--pidfile path
Create a PID file for the running gkrellmd. Typically, path would be /var/run/ Default is no PID file.
--inet-interval seconds
The Internet monitor defaults to reading TCP connections once per second. However, for Linux SMP kernels where reading /proc/net/tcp causes high cpu usage, the inet-interval may be set to 1-20 seconds to slow down /proc/net/tcp reads. Or set it to 0 to totally disable the Internet monitor. Requires at least gkrellmd version 2.1.8.
--io-timeout seconds
Configure gkrellm clients to disconnect from a gkrellmd server if there is an io-timeout interval where the client receives no input from the server. Use this for conditions where gkrellmd may be ungracefully terminated such that socket connections are not closed. Minimum is 2 (less than 2 for no I/O disconnecting and is the default). Requires at least 2.1.8 versions of both gkrellmd and gkrellm.
--reconnect-timeout seconds
Configure gkrellm clients to attempt automatic reconnects to a gkrellmd server every reconnect-timeout seconds after a disconnected state is detected. Disconnected states are created by normal gkrellmd shutdowns or by an expiring io-timeout. Minimum is 2 (less than 2 for no automatic reconnecting and is the default). Requires at least 2.1.8 versions of both gkrellmd and gkrellm.
--mailbox mbox_path
Check the server side mailbox mbox_path and send mail counts to connected gkrellm clients. Mailbox types may be mbox, Maildir, and MH mail. Requires at least 2.1.11 versions of both gkrellmd and gkrellm.

--net-timer net_interface
Configure gkrellmd to send the connect time for a network interface to all clients to be displayed in the client gkrellm timer button monitor display. If this is done, the client gkrellm timer button can still execute commands on the client, but the button will not affect the timer display. If you want the client timer button to execute commands on the server, your timer button commands can use ssh. So set this if your server box has say a ppp0 or ippp0 connection and you want to monitor its connect time. Requires at least 2.2.7 versions of both gkrellmd and gkrellm.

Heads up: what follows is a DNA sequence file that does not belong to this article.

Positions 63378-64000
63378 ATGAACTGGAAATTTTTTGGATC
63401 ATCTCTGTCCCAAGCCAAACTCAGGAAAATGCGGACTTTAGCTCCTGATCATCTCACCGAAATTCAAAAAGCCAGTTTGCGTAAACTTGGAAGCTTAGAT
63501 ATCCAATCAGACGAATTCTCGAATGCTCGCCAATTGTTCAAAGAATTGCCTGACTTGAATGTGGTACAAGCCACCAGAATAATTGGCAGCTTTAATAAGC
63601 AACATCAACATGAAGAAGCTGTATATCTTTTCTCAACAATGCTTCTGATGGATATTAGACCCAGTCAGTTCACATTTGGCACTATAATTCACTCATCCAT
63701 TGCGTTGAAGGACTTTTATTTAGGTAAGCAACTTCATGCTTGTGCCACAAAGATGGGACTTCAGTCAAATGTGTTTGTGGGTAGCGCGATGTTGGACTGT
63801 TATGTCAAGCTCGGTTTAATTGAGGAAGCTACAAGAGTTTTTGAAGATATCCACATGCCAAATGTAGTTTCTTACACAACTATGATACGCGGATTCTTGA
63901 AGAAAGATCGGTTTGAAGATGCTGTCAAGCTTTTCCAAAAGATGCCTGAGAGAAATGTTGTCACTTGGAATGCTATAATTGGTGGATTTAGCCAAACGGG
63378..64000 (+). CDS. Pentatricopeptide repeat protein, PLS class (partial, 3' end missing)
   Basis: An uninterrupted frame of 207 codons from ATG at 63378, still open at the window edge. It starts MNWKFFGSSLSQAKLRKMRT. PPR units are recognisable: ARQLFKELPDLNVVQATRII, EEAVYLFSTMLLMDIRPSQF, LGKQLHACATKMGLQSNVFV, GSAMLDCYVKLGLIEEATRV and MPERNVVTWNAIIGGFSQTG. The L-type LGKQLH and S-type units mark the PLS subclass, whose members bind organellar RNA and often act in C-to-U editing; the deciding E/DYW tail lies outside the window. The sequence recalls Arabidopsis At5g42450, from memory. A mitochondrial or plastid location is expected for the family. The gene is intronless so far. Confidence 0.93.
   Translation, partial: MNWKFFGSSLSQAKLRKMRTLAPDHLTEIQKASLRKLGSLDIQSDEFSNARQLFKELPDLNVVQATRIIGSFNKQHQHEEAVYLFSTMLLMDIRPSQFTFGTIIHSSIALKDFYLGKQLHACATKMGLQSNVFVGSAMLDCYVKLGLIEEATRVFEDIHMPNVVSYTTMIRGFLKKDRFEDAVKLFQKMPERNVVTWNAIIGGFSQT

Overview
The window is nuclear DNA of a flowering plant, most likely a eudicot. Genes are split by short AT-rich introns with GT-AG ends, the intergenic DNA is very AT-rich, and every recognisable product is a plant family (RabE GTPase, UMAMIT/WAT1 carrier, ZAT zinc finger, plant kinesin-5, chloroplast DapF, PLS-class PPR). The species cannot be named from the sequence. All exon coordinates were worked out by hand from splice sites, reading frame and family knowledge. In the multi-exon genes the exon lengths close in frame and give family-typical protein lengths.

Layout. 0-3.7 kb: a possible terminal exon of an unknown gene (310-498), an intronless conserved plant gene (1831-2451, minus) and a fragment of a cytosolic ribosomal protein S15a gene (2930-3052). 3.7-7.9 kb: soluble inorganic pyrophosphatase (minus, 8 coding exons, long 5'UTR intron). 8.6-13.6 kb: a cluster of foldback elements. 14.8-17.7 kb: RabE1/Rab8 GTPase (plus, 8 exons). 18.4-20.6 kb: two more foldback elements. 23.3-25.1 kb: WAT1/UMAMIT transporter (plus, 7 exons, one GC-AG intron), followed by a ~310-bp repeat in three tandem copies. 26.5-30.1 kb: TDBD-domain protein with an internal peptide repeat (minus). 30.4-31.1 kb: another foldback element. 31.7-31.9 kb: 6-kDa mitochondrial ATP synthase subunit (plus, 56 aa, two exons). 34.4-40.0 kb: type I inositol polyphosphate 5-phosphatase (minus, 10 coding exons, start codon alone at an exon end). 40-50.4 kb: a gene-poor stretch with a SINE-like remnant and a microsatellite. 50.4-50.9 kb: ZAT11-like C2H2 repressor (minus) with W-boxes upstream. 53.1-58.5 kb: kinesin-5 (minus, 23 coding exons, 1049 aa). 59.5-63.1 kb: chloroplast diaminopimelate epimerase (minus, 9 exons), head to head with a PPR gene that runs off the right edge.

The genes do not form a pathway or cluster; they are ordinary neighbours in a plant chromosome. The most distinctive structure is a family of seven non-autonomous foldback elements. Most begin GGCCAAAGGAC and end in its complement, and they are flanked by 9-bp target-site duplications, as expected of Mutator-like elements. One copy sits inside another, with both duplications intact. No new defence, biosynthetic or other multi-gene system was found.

--mbmon-port port_number
If the mbmon daemon is running when gkrellmd is started, gkrellmd will connect to mbmon using the given port_number and send mbmon sensor data to connected gkrellm clients. The mbmon daemon should have been started using the same port number like so: mbmon -r -P port_number



On the server machine where gkrellmd is installed, copy the sample gkrellmd.conf file from the server subdirectory of the gkrellm source tarball to one of the gkrellmd.conf locations listed in the FILES section and edit it to set your preferences or to enable plugins. Probably don't set the detached option until you are happy with the configuration. Run: gkrellmd

On a client machine, run: gkrellm -s server-machine-name

Configure the client gkrellm in its graphical configuration window as you wish, and that's all there is to it. Of course, if you don't use the default gkrellmd port number you will have to supply an appropriate port argument to the client gkrellm.

Available plugins will be installed in the plugins-gkrellmd directory locations listed in the FILES section. You may test enable any of these plugins with the -pe option, but for permanent enabling you should add a plugin-enable line to any gkrellmd.conf file listed in the FILES section. Run gkrellmd -plist to see a list of all installed plugins and run gkrellmd -plog to see a log of the plugin install process.



System server config which is read first. The config file may contain lines similar to the command line args. For example:
allow-host localhost
allow-host 192.168.0.*
port 19150
max-clients 2
update-hz 2
io-timeout 5
reconnect-timeout 5
plugin-enable gkrelltopd

With the exception of --allow-host, command line args will override options in gkrellmd.conf files.

Local server config file which is read second.
User server config file which is read last.
User server plugin directory.
System wide server plugin directory.
Local server plugin directory.



Bill Wilson <>.